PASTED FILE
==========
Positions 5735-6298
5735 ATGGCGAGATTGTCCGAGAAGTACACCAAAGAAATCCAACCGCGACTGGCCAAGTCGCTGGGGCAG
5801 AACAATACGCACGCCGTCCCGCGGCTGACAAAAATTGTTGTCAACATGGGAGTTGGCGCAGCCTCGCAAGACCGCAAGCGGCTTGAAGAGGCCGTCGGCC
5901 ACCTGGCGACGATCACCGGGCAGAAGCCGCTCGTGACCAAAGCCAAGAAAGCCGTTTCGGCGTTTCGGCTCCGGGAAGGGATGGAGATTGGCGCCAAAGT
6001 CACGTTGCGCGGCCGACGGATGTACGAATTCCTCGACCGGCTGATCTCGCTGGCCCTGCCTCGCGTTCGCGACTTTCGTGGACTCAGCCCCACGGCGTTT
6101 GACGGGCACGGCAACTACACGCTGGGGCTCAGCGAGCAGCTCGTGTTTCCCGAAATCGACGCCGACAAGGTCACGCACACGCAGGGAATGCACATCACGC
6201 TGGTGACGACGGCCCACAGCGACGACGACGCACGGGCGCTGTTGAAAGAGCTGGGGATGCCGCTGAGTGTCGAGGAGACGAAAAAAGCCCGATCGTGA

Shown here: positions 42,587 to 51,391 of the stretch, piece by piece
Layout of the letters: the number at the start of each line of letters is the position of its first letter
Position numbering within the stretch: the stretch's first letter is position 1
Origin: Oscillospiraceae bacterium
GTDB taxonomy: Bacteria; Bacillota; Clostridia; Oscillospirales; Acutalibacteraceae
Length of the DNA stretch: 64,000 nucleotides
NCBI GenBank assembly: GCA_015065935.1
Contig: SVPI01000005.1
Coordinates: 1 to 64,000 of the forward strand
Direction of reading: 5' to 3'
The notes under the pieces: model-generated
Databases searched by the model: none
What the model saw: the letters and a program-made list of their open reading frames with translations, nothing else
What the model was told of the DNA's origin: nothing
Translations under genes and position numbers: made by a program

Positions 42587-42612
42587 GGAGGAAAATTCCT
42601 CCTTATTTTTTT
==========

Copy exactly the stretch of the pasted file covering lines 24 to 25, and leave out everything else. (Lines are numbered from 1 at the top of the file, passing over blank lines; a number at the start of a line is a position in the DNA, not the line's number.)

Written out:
42587 GGAGGAAAATTCCT
42601 CCTTATTTTTTT